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Kathy Whelan

Posted on March 01, 2020

Decades ago, when I was a senior at Duke, it occurred to me from time to time that I should quit smoking. The Surgeon General’s first report on the hazards of smoking had been published a few years earlier, but I was still puffing away.

Like many smokers, I had my reasons. I enjoyed smoking. I thought it helped me relax, and I feared I’d gain weight if I stopped. There in the heart of tobacco country, others weren’t rushing to quit, so I felt no pressure. I couldn’t quite dismiss the Surgeon General’s report the few times it came to mind, and I’d even noticed that the more cigarettes I smoked the less I enjoyed each one, but neither of these was enough to make me quit. Little did I realize at the time that I was in the “pre-contemplation” stage, the first stage, of habit change.

Thanks to the work of James O. Prochaska, PhD and other behavioral psychologists, I now know that people in the pre-contemplation stage are those who sense on some level that they should change but don’t plan to do so in the next six months. Their attitude might be “I won’t,” perhaps because a family member or doctor wants them to change, which conflicts with the human desire for autonomy. Or they might deny they have a problem. Others say “I can’t” because they lack confidence in their ability to change or don’t know where to start. My attitude was “Not now.”

Sometimes people stay in pre-contemplation a long time, and that’s what I did. I could have moved on sooner had I understood how to tilt the decisional balance between the pros and cons of giving up cigarettes. I might have considered in detail the pros of quitting – the body systems I was harming, the cancers I was risking, the expense, and more – and stacked them up against the cons, which were few in number. I might still have felt some ambivalence, but I may have moved on sooner to the next stage of change, “contemplation.”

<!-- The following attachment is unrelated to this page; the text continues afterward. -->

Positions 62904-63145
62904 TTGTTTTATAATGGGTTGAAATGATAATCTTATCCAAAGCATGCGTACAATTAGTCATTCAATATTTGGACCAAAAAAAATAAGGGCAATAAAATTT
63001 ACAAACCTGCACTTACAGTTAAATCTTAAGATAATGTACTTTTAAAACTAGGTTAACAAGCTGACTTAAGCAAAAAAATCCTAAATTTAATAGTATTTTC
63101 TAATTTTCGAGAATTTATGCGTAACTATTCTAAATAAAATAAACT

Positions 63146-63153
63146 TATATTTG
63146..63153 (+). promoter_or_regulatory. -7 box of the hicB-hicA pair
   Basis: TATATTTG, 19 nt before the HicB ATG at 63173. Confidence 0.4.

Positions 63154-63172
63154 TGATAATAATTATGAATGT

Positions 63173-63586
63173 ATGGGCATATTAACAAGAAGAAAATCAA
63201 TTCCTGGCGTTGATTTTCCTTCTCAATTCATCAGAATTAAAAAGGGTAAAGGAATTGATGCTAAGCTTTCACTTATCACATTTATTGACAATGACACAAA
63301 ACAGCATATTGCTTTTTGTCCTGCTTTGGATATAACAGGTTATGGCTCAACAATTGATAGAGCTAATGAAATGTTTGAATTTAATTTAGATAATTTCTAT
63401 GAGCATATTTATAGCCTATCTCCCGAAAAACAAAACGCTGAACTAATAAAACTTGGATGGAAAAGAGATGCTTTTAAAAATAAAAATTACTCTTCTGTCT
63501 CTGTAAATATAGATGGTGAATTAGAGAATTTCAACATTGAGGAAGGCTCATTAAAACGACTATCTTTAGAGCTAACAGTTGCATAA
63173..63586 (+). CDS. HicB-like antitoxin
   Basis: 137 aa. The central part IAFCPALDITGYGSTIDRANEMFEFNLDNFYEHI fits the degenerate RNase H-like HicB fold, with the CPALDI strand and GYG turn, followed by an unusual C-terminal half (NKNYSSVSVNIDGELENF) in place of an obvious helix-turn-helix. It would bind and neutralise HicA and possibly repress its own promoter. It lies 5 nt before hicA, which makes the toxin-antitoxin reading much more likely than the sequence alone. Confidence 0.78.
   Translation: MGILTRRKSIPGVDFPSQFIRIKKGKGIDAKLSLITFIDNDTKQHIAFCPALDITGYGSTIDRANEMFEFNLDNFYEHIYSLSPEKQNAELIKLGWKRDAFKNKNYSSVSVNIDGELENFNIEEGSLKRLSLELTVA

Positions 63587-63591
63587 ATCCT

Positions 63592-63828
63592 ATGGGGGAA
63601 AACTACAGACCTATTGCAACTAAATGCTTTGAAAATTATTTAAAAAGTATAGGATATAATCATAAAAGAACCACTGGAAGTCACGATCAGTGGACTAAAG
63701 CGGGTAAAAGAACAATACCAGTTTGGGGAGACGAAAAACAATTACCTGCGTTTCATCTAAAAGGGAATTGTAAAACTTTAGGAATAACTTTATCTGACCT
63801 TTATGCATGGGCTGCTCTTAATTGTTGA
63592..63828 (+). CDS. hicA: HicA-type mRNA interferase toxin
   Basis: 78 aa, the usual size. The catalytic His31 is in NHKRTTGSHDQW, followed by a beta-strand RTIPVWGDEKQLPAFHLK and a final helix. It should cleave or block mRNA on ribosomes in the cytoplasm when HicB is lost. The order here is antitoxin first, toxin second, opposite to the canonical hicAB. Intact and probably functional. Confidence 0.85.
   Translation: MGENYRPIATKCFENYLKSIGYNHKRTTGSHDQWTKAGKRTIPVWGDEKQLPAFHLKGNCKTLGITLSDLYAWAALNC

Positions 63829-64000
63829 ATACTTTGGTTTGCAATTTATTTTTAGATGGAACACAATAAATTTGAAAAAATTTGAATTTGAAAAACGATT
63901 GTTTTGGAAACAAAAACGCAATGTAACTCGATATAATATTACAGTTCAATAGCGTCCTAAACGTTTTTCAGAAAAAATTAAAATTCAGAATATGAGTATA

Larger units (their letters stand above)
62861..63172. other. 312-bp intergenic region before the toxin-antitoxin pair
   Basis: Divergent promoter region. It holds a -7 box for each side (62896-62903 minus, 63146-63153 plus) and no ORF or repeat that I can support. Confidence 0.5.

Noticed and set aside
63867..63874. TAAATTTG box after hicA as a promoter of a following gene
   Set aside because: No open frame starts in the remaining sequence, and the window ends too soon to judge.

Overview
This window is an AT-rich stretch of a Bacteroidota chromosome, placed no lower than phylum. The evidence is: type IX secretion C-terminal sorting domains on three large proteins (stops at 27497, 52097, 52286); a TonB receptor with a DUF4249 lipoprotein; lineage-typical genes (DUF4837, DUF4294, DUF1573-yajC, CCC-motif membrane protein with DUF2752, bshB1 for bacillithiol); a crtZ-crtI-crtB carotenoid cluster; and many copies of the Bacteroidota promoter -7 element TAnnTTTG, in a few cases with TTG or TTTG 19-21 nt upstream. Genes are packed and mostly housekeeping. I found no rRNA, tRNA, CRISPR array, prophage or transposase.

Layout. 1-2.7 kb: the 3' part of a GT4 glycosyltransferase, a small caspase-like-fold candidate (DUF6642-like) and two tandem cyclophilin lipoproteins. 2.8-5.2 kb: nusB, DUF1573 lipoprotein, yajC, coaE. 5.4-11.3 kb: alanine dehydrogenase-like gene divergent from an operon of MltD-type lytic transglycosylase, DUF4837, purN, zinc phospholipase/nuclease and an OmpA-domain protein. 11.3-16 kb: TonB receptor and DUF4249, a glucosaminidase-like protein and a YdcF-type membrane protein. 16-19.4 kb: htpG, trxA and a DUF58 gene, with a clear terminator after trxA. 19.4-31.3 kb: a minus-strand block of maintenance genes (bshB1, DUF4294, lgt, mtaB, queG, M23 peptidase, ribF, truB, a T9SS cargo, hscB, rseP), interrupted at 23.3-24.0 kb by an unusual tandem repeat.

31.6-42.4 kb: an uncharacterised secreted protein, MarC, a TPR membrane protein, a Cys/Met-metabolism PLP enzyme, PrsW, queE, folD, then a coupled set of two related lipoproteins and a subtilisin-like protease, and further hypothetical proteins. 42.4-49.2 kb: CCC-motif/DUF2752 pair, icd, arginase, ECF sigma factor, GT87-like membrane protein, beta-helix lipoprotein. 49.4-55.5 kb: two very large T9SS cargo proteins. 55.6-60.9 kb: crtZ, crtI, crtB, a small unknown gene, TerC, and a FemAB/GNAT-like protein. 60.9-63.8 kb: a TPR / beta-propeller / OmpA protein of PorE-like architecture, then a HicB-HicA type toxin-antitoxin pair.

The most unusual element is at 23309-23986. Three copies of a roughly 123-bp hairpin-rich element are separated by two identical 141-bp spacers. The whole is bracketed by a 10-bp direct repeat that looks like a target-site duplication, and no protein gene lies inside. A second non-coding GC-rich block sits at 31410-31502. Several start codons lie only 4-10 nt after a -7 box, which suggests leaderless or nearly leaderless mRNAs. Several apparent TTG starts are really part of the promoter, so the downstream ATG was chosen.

My decisional balance didn’t shift until years later, when I was an attorney working at a large New York law firm. I was smoking more but enjoying it less. I noticed that smoking did little to relieve my stress and prevent weight gain. Plenty of smokers still surrounded me, but my two closest friends were non-smokers. I sometimes felt revulsion when I looked at my ashtray at the end of a day and saw a pile of stinky cigarette butts. On top of that, smoking was more expensive than when I started, and it was a nuisance, too. I entered into the “contemplation” stage, the “I may” stage, of change as I thought about quitting within six months.

Then I met my future husband and became engaged. I could see how much he worried about my smoking, and for the first time I thought about how my smoking affected someone else. Adding this consideration to my other reasons for quitting was all I needed to move into the “preparation” stage of change. I told my fiancé I wanted to quit within a month. Together he and I planned a trip to Greece to get me started on my new path in a new environment.

The day we left for Greece was my first day in the “action” stage of change. We soon realized we had naively overlooked the fact that nearly everyone in Greece smoked! Despite this unexpected challenge and some discomfort and irritability on my part, I made it through the two-week trip without smoking (and with my fiancé still willing to marry me).

Once home, I thought through all the smoking triggers in my workday and armed myself with chewing gum and mints when I went back to work. By this time, the nicotine had left my system and I was able to cope better than expected. I was beginning to see myself as a non-smoker, and I wanted my behavior to align with that image. Having my fiancé for support and using stimulus control made all the difference. I took it day by day, and by the time I got married, I hadn’t smoked in over six months, which put me into the “maintenance” stage of change. Today I have been tobacco-free for more than forty years.

In my health coaching, I sometimes see people jump into action without doing much mental prep work. New Years resolutions tempt us to do this, but it happens other times, too. Whether you’re working with a coach or are a “self-changer,” make sure you invest time in carefully thinking through the pros and cons of the change you’re considering. See if you can increase the pros and decrease the cons of change. If your unwanted habit has been serving you in some way, explore other ways to meet that need. Notice how your health affects others. Think about the long-term financial costs of your habit. Picture your future self if you don’t change and if you do. Think about who could support you in making the change.

This process takes patience and self-compassion. Once we decide to change, it’s normal to see the undesired habit as a bad thing, to want to get rid of it right away so we feel better about ourselves. You don’t need to take years like I did to think things through – and I hope you won’t – but making time to do the mental pre-work could save you time, energy and disappointment. I believe you’ll find it’s worth it.

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